The U.S. Postal Service, in order to save money, is stopping Saturday delivery of first-class mail but will continue package delivery in conjunction with United Parcel Service.
The Postal Service advises its customers that along its journey, each piece of mail can be checked for security hazards in a variety of ways. It could be as simple as a check for odd-shaped packages, or perhaps it could pass through an X-ray machine. Any item which poses a possible threat can be confiscated.
This brought to mind an incident that has puzzled me for years.
Jerry Konkel and his wife, Dorothy, of Milwaukee, Wisc. rented our original Florida home after we relocated to another house in the same village of Timber Oaks in west Pasco.
After six years of renting, Jerry, a snowbird, called and said he could no longer make the long dive by car and Dorothy would not fly. We had lost our tenants.
Later, I looked over a few things they had left behind at the house and one was a battery-operated wall clock. I called Jerry and he said he would like it back since it was a commemorative clock given to him by Merchant Marine friends in Tampa. I brought the clock to the local UPS store; they wrapped it up and advised that it would be picked up by either a Postal Service or UPS driver later that day.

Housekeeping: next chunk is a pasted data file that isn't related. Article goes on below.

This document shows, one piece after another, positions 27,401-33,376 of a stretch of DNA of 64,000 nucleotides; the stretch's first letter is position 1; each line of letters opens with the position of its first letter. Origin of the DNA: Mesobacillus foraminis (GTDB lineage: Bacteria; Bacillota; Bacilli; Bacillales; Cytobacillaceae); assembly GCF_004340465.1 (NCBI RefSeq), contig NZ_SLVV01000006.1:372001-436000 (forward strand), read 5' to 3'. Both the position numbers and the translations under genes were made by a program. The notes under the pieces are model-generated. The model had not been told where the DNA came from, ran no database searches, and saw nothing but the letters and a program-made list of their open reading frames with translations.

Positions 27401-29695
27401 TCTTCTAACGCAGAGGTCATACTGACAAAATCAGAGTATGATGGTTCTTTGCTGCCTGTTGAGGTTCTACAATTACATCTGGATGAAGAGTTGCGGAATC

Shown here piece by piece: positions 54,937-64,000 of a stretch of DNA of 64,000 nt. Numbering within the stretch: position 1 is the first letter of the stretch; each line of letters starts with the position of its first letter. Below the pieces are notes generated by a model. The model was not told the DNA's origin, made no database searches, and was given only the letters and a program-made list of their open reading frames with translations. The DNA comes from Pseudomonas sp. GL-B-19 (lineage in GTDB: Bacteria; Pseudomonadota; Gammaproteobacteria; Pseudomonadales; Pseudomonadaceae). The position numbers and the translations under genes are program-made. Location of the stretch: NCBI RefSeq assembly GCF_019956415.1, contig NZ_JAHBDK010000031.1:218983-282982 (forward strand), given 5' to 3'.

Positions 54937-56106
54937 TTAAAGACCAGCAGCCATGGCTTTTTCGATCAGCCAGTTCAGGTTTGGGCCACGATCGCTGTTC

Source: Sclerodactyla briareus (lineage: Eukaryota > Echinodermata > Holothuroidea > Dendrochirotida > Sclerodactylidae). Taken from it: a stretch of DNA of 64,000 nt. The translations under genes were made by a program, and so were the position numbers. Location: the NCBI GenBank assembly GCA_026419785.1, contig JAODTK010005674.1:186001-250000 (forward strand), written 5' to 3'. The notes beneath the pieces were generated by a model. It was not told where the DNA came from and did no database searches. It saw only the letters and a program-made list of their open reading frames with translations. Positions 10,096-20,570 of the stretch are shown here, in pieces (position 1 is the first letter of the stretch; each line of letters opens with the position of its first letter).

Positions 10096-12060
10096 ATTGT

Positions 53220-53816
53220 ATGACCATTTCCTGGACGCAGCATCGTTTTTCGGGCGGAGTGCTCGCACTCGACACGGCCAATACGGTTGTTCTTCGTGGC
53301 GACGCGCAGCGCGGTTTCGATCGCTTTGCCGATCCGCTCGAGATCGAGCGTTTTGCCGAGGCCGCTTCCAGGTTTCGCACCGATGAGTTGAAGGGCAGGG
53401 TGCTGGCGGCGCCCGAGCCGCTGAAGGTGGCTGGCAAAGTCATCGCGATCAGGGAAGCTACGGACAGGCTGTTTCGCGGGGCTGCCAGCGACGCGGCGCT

A month later, I called Jerry, but he had never received the clock. He called the local Postal Service branch office in his town, but there was no record of it being sent. I called our local office; they had no record of the package, either. I was baffled, knowing that there is no more reliable organization than the U.S. Postal Service.
Jerry was a gentleman of the highest caliber and I tried to find another clock to replace it. Unfortunately, I could not find one of similar design and the company making the clock no longer made that type. Jerry passed away in a year later without me being able to duplicate his clock.
The clock had gone missing in 2007, six years after the terrorist attacks of Sept. 11, 2001. It finally struck me that maybe the Postal Service had X-rayed my package. The clock could have been presumed to be an obvious timing device with its two batteries And, it was still ticking! I had not thought to remove the batteries.
Had the clock been immediately and discretely destroyed by federal authorities? I do not know.
Did they do a background check on me? I do not know. If, they did, they probably would not tell me anyway.
I'll never know what happened to the clock but I still trust the U.S. Postal Service, Saturday cutbacks notwithstanding.
Charles Huhtanen lives in west Pasco.